Civil Asset Forfeiture

DEA to Return $43,000 It Seized From Tampa Woman at Airport

The DEA dropped its attempt to keep the money roughly two months after the woman joined a class-action lawsuit challenging cash seizures at airports.

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The Drug Enforcement Administration (DEA) will return more than $43,000 it seized from a Tampa woman at an airport after she joined a class-action lawsuit challenging the agency's practice of using civil asset forfeiture to confiscate cash from travelers.

The DEA seized $43,167 from Stacy Jones last May as she was trying to fly home to Tampa, Florida, from Wilmington, North Carolina. Jones says the cash was from the sale of a used car, as well as money she and her husband intended to take to a casino.

Jones is now a named plaintiff in a class-action civil rights lawsuit filed in January by the Institute for Justice, a public interest law firm. Although it is legal to fly domestically with large amounts of undeclared cash, the Institute for Justice lawsuit claims that the DEA and the Transportation Security Administration (TSA) have a practice or policy of seizing currency from travelers at U.S. airports without probable cause simply if the dollar amount is greater than $5,000. This practice, the suit argues, violates travelers' Fourth Amendment rights.

In a Nov. 12 letter to Jones' attorney, the DEA announced it would be returning all of Jones' money.

"Getting my money back is a big relief, but DEA never should have taken it in the first place," Jones said in an Institute for Justice press release. "In going through this nightmare, I found out that I'm not the only innocent American who has been treated this way. I hope that my continuing lawsuit will end the government's practice of treating people flying with cash like criminals."

Under civil asset forfeiture laws, police and prosecutors can seize property when that property is suspected of being connected to criminal activity, even if the owner is never charged or convicted of a crime. Law enforcement groups say the practice allows them to disrupt organized crime, like drug trafficking, by targeting its illicit proceeds. 

However, civil liberties groups say civil asset forfeiture has too few procedural protections for property owners and creates perverse incentives for police to seize cash based on mere suspicion. 

Reason reported on Jones' case in September, when she joined the class-action suit as a plaintiff:

After flying from Tampa to North Carolina for a casino reopening last May, Stacy Jones and her husband had dinner with friends, who were interested in buying a car the couple owned. They paid for it in cash. When the couple had to cut their trip short because of a death in the family, Jones put that money, along with cash she had for gambling, in a carry-on bag and headed for the airport in Wilmington, never considering the possibility that she was about to be robbed of $43,000 by the DEA.

A local sheriff's deputy, alerted to the presence of seizable cash by TSA screeners, grilled Jones and her husband about the money and deemed their explanation fishy, even after he called their friend, who confirmed the car purchase but was unable to say exactly how many miles were on the odometer. The deputy called in two DEA agents, who interrogated the couple some more and then announced that they were seizing the money based on their suspicion that it was related to drug trafficking.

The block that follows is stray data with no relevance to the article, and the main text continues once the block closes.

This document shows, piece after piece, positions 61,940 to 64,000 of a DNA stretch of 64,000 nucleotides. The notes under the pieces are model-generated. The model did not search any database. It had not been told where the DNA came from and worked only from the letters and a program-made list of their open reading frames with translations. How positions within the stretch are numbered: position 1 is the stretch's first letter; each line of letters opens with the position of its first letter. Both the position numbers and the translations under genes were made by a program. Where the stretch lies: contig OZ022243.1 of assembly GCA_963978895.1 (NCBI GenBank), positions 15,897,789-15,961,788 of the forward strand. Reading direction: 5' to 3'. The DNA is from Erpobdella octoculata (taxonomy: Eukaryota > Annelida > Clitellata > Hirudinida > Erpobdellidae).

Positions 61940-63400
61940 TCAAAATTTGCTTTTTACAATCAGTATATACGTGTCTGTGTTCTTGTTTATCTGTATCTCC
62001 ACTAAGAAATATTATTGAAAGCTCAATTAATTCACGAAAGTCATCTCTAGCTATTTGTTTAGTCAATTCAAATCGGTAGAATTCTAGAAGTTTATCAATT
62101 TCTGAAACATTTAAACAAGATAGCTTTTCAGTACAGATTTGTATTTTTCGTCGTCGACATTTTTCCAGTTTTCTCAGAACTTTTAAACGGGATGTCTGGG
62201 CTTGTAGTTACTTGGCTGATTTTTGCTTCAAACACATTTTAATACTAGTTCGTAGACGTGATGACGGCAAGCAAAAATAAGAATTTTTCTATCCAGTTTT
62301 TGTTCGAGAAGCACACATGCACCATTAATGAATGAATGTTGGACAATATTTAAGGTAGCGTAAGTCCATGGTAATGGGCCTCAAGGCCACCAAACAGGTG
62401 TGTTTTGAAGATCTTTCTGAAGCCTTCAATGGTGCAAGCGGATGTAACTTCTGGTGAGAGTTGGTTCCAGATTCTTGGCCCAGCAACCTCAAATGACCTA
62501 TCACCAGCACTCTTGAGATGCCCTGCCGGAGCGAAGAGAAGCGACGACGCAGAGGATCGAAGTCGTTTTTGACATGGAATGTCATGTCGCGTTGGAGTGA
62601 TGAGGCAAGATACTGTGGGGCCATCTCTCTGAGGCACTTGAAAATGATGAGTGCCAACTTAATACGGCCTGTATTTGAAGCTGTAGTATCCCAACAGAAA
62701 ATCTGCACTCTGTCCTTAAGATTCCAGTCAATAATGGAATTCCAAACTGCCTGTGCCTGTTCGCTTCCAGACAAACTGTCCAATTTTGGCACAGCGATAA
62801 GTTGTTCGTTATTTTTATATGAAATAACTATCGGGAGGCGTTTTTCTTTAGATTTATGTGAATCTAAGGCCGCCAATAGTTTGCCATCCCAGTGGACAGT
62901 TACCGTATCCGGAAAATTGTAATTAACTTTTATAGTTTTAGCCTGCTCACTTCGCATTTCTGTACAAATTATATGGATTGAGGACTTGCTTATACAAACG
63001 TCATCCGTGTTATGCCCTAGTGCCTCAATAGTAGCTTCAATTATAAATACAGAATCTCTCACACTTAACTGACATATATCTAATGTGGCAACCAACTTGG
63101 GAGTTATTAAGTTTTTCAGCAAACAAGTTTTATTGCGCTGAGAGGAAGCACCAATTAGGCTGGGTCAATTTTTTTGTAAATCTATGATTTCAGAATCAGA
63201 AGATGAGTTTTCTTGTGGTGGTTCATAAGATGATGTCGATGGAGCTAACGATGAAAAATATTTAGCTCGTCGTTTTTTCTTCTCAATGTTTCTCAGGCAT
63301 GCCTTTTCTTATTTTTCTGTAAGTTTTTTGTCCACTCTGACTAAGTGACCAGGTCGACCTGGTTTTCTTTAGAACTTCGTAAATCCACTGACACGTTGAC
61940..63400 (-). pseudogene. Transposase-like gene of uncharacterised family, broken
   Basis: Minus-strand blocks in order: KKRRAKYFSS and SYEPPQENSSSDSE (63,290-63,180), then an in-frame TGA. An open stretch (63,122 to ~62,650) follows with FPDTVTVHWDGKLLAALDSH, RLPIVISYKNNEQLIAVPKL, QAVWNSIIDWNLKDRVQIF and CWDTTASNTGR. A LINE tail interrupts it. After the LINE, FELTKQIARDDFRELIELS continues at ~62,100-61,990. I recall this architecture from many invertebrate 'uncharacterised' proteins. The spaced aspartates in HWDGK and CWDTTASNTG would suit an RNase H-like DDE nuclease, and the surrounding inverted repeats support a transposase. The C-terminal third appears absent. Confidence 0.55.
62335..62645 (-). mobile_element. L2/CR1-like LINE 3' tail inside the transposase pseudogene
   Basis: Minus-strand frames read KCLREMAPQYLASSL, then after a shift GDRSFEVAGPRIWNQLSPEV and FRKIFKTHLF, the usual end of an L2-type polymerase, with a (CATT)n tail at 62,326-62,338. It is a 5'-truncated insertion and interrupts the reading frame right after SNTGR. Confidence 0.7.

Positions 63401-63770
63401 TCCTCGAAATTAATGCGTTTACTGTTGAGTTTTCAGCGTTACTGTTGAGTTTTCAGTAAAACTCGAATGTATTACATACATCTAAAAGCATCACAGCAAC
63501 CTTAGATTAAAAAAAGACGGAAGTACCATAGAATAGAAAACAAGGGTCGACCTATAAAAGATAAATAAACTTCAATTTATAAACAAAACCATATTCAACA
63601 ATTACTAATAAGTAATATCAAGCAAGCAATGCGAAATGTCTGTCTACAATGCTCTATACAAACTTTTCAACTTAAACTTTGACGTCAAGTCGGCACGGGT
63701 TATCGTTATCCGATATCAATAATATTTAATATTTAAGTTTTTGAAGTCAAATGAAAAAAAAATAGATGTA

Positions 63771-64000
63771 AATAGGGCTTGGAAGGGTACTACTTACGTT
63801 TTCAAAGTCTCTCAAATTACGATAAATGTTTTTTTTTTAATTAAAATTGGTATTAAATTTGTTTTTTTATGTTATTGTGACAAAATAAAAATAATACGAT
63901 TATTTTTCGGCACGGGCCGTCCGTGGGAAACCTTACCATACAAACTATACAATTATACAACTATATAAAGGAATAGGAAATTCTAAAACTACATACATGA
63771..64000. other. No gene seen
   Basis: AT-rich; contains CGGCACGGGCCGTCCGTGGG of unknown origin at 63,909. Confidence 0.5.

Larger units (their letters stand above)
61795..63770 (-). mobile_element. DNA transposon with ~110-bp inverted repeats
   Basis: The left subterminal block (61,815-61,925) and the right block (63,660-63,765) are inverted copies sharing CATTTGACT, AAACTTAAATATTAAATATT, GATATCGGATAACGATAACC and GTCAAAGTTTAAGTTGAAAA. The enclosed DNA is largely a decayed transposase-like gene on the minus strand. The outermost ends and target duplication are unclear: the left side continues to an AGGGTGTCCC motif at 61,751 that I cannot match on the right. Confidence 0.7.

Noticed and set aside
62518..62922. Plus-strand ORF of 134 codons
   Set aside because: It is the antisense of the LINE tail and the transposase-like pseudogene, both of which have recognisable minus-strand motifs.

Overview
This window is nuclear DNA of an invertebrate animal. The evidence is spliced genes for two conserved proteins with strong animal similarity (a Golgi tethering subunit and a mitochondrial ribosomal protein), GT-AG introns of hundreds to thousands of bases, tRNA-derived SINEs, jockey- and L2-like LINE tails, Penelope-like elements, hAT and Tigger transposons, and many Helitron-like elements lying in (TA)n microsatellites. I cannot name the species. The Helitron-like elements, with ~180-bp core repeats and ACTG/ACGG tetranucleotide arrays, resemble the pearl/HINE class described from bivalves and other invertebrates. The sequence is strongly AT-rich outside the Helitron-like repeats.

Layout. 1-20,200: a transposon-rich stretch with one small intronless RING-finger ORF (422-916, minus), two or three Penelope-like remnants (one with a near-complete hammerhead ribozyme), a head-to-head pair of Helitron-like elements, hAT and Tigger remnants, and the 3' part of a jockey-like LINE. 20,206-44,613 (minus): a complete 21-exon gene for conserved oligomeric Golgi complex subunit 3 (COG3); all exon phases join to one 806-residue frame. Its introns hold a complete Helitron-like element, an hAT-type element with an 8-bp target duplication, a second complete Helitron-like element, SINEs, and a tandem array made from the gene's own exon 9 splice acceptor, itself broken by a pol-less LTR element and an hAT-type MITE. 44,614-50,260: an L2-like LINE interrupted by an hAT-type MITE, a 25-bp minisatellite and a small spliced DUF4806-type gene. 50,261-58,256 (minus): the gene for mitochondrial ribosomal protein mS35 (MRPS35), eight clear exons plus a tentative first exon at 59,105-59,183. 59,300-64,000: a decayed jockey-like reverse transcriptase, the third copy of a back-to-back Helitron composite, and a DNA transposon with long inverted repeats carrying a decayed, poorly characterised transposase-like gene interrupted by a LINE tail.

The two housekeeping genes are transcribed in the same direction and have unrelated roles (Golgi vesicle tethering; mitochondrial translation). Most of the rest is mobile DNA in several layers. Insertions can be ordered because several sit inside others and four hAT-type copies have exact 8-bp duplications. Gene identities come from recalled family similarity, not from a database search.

One of the other named plaintiffs in the lawsuit, Terrence Rolin, a 79-year-old retired railroad engineer, had his life savings of $82,373 seized by the DEA after his daughter, Rebecca Brown, tried to take it on a flight out of Pittsburgh with the intent of depositing it in a bank. After the case went public, the DEA returned the money.

In 2016, a USA Today investigation found the DEA seized more than $209 million from at least 5,200 travelers in 15 major airports over the previous decade.

A 2017 report by the Justice Department Office of Inspector General found that the DEA seized more than $4 billion in cash from people suspected of drug activity over the previous decade, but $3.2 billion of those seizures were never connected to any criminal charges.

"We are glad that Stacy will get her money back, but it is shameful that federal agents keep targeting innocent flyers at our nation's airports," Institute for Justice senior attorney Dan Alban said. "We are going to keep fighting to end TSA's and DEA's unconstitutional and unlawful practices of seizing people and their cash without reasonable suspicion or probable cause."

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  1. The Drug Enforcement Administration (DEA) will return more than $43,000 it seized from a Tampa woman at an airport after she joined a class-action lawsuit challenging the agency’s practice of using civil asset forfeiture to confiscate cash from travelers.

    So, I admit I skimmed the article quickly, but is this another case of the government hustling to drop its objection so its process doesn’t get scrutinized in court?

    1. I think probably yes they are trying to moot her as a lead plaintiff. I don’t think it will work, though. There are decent precedents that can be used to block that kind of game-playing.

      Better, of course, would be for Congress to do their damned jobs and make civil asset forfeiture illegal (except for the original ‘unclaimed contraband’ scenario).

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    3. Since she was deprived of the use of that money and any interest or investment returns for six months, her case is not mooted.